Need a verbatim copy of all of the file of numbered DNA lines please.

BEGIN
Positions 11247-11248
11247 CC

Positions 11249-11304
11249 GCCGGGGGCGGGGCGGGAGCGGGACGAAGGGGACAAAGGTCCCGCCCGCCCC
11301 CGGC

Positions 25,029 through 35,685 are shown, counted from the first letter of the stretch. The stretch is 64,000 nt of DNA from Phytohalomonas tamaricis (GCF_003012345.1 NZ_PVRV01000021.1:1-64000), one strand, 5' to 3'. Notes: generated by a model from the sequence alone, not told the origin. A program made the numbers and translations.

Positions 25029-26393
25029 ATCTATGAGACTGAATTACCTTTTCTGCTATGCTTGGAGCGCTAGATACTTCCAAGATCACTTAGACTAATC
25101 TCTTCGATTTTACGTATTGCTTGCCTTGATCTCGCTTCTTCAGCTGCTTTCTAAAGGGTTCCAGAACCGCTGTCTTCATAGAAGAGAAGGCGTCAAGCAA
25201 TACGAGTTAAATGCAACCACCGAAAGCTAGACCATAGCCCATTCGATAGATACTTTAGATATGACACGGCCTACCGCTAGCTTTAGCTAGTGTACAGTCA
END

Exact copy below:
Positions 11247-11248
11247 CC

Positions 11249-11304
11249 GCCGGGGGCGGGGCGGGAGCGGGACGAAGGGGACAAAGGTCCCGCCCGCCCC
11301 CGGC

Positions 25,029 through 35,685 are shown, counted from the first letter of the stretch. The stretch is 64,000 nt of DNA from Phytohalomonas tamaricis (GCF_003012345.1 NZ_PVRV01000021.1:1-64000), one strand, 5' to 3'. Notes: generated by a model from the sequence alone, not told the origin. A program made the numbers and translations.

Positions 25029-26393
25029 ATCTATGAGACTGAATTACCTTTTCTGCTATGCTTGGAGCGCTAGATACTTCCAAGATCACTTAGACTAATC
25101 TCTTCGATTTTACGTATTGCTTGCCTTGATCTCGCTTCTTCAGCTGCTTTCTAAAGGGTTCCAGAACCGCTGTCTTCATAGAAGAGAAGGCGTCAAGCAA
25201 TACGAGTTAAATGCAACCACCGAAAGCTAGACCATAGCCCATTCGATAGATACTTTAGATATGACACGGCCTACCGCTAGCTTTAGCTAGTGTACAGTCA